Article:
Therefore I -- try to save the truth beyond you, through you. But you are just the -- the -- the -- the hose through which the water must be -- you see, poured so that it reaches out into the future. Don't take yourself as a -- never ask this question, "What do I get out of this?" This is impossible for you to solve. The truth is not there to be taken -- so that you can get something out of it. The truth is much more important than you, because it connects you and makes you out of selves into links of the whole edifice.

Therefore I -- try to save the truth beyond you, through you. But you are just the -- the -- the -- the hose through which the water must be -- you see, poured so that it reaches out into the future. Don't take yourself as a -- never ask this question, "What do I get out of this?" This is impossible for you to solve. The truth is not there to be taken -- so that you can get something out of it. The truth is much more important than you, because it connects you and makes you out of selves into links of the whole edifice.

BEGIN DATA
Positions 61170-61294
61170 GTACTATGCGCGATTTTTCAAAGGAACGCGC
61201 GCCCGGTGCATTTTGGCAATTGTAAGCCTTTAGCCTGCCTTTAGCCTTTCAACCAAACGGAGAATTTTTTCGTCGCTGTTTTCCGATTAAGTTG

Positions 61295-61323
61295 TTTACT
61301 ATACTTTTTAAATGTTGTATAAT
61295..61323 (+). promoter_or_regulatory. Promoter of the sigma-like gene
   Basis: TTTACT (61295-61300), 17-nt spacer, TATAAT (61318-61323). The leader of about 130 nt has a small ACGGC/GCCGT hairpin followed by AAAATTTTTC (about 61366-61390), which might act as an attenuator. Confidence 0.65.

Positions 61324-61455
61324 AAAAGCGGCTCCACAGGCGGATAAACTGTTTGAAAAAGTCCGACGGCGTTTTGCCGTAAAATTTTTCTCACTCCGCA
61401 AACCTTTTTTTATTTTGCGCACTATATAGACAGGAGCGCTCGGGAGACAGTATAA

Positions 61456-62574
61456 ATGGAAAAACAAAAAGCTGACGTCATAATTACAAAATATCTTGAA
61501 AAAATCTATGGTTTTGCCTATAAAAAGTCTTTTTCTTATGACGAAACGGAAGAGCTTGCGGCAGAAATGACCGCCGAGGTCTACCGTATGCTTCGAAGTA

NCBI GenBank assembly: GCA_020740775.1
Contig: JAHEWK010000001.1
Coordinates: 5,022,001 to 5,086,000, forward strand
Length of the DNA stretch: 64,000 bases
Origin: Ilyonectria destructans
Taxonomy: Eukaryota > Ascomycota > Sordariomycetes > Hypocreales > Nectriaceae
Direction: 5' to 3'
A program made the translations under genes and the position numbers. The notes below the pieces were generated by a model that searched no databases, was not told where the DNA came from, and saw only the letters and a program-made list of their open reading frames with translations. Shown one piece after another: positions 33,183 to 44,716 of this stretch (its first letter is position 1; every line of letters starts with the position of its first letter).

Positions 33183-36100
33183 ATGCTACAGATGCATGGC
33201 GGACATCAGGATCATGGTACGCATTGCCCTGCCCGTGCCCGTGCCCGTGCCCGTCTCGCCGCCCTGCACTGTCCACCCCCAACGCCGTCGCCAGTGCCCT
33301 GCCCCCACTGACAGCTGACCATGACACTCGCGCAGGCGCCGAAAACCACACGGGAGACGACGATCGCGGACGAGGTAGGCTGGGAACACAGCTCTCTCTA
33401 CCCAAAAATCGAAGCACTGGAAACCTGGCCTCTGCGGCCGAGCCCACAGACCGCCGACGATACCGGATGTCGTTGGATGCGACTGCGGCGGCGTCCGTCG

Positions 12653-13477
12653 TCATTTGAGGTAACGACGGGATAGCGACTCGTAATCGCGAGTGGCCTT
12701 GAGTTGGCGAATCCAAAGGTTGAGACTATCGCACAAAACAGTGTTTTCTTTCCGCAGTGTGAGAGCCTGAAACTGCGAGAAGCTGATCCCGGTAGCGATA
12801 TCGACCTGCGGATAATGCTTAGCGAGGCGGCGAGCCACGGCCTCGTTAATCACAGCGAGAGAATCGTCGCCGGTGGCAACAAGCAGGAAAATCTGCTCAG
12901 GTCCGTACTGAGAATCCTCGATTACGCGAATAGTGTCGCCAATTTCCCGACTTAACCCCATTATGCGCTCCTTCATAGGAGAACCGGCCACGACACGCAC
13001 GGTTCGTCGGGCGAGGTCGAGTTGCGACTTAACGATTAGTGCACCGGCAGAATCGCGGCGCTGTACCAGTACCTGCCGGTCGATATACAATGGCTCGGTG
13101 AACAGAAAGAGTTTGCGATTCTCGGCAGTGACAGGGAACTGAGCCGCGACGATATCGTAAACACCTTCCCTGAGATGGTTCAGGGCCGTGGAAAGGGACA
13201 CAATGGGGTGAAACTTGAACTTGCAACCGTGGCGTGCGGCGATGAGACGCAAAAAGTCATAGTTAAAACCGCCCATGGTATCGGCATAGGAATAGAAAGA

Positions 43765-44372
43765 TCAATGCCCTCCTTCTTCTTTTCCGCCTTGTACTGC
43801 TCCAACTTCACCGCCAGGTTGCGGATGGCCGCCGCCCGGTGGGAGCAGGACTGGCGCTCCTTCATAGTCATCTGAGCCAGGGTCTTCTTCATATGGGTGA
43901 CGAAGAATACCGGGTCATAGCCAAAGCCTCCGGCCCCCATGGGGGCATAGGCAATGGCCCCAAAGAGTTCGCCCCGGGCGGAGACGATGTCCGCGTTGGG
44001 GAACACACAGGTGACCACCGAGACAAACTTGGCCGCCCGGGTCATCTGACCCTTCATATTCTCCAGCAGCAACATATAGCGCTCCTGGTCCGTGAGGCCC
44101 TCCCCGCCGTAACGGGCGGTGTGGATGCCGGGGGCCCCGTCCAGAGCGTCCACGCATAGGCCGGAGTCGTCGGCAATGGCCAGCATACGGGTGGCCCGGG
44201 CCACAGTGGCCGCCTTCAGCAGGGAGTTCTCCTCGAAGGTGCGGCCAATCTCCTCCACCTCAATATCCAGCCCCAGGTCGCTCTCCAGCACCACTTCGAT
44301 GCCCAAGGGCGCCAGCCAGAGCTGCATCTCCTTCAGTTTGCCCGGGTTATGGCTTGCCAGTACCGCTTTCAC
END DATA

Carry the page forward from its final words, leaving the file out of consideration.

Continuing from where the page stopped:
Therefore, gentlemen, Melville has a second wavelength on which he travels with -- in his eloquence, he covers three centuries. Here is the year 1600 that reaches America poignantly once more, after the divines and their servants have exhausted themselves, after nobody's -- reads the Bible. But if you read Moby-Dick, you still read the Bible, because the -- the perception is still there of a cosmic universe in which God has man -- has loved man so much that He has sent his inborn son into the world. The cosmos, the whole creation is -- is in Melville.

This makes you perhaps understand why his -- his importance begins only today. It took him a whole century to get a hearing, because he is reaching be- -- backward -- beyond -- Franklin and Cooper, and -- and whom d- -- else did we have? Well, I would say Emerson, or Thoreau, but whom else did we treat? Well, even beyond Edwards with his -- division of the natural man and the religious man. In -- he is still a man of 1500. That is, before this country is -- is reached, so to speak.

This I think is terribly important that you begin to see that this is the reason why he couldn't be heard in his generation. Anybody who travels on a wavelength that is so long, of course can only get a hearing by ears that are not given to the immediate, only. Now you will admit that in 1850, this country slunk into the Provi- -- Missouri Proviso, The Sociology of the South was written, the '50s have -- the Know-Nothing Party was founded -- that is, the early McCarthys. In 1858, they tried to -- yes, they tried to write the McCarran law even worse than today, you see, taking away full citizenship from the -- from the newcomers to this country. Everything in the '50s was exactly of the same class of hopeless, faithless, immediate selfishness, and without this -- that's why the Republican